How capacity constrained will AMD be for the next 4 years?

CHADBOGA

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Mar 31, 2009
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With how promising Zen 2 looks, I was not surprised that AMD chose to price the Ryzen 3000 series higher than many had hoped for, mainly because I assumed that AMD could not have met demand, if they had priced Ryzen 3000, as some leaks had suggested they might.

With AMD also looking to increase GPU marketshare by releasing a new GPU architecture, I started wondering how much capacity does TSMC have that they can give to AMD?

Perhaps AMD will be able to offload some stuff to another foundry(if they are capable of producing the goods), but it seems like AMD's marketshare gains will be limited by what TSMC can provide.

With Intel's unprecedented stumbles on the manufacturing front, I doubt that TSMC would have foreseen this possibility and built up enough capacity to allow AMD to fully capitalise here, as I presume that there is a long lead time involved in significantly increasing your leading edge manufacturing process capacity.

So what are people's thoughts on how much marketshare AMD can get to over the next 3+ years, particularly if Intel continues to stumble?
 
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DrMrLordX

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Apr 27, 2000
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Let's set aside Navi for a moment. I do not think it's priced to take any marketshare given its apparent performance. Matisse, on the other hand, is priced well-enough to sell a lot of units. Only surprises there (to me) are the $749 3950X (thought it would be $599-$649, if it even existed) and the absence of an 8c/16t chip in the same price position as the R7 2700. But given the prices from 2017, I shouldn't be too surprised about that.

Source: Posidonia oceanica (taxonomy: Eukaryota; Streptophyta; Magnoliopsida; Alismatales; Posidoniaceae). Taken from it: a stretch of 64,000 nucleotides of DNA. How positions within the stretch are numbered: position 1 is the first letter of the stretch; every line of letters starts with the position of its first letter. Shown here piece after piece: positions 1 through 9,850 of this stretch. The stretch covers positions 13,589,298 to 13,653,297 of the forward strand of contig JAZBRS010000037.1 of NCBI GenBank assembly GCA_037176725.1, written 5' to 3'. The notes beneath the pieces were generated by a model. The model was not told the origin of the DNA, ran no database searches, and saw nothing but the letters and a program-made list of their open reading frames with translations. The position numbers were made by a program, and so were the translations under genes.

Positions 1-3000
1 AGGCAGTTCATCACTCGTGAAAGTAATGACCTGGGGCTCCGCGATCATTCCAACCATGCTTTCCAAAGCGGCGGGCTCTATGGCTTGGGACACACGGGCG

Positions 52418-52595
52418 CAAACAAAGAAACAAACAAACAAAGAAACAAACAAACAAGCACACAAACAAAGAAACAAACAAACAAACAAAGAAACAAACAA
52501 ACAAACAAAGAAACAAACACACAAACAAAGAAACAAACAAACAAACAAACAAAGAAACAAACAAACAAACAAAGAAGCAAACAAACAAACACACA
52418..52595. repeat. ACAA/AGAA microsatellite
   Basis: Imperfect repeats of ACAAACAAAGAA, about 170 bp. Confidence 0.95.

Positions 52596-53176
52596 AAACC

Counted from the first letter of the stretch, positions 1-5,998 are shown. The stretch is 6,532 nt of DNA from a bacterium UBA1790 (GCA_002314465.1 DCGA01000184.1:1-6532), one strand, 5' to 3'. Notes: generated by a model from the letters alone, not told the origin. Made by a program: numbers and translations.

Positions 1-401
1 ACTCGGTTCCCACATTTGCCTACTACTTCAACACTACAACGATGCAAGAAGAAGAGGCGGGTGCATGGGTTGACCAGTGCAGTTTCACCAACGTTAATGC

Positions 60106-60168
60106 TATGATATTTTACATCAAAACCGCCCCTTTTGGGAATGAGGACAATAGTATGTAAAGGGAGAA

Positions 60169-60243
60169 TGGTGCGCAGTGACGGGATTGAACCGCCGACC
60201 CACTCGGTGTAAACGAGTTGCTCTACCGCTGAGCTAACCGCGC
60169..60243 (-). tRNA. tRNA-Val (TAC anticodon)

Capacity shouldn't be too bad. TSMC is seeing slowdowns from the mobile sector. AMD can gobble up that capacity. They will not suffer constraints like they did back in 2004-2005.

That being said, they won't take huge amounts of total marketshare until Renoir launches next year. That is the chip that can take the fight to budget OEM boxes and notebooks. Picasso won't get the job done on its own.
 
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ubern00b

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Jun 11, 2019
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It's priced at roughly the same price brackets as the last 2 gens at least where core counts are concerned, considering there hasn't been a 12 core and 16 core part previous apart from threadripper. Also prices of first gen and even now the 2nd have come down so you have to look at the release prices to compare them.

If it is priced slightly higher that's more likely to do with increased manufacturing costs from 7nm and continued r+d having gone into 3 ryzen generations and nothing to do with tsmc capacity, Dr Lisa Su has stated they have a very good relationship with tsmc and have faith in them being able to continue to deliver all of their 7nm parts including gpu's and CPU's in a recent interview.

Will this change with the release of new consoles on top of everything else, that's anyone's guess though you know what the say about when you assume, it makes an ASS out of U and ME...
 

sandorski

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Oct 10, 1999
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Good question, one would need to see the future to know for sure. Someone probably knows the details, but it will depend on how much capacity TSMC has vs x86 CPU Demand. I suspect it is > 100%, but could be wrong, even if it is they have a lot of other customers to deal with that have their own large volume needs. What AMD is willing to Pay will, at some point, be a determining factor. Given how much AMD has gained with the Zen product lines, they have a lot of room to give up some of those gains to Production Costs. I am certain AMD knows the answers to all of these questions and knows what they can potentially achieve. They probably have some resources dedicated to setting up manufacturing with Samsung, just in case or to keep Costs reasonable.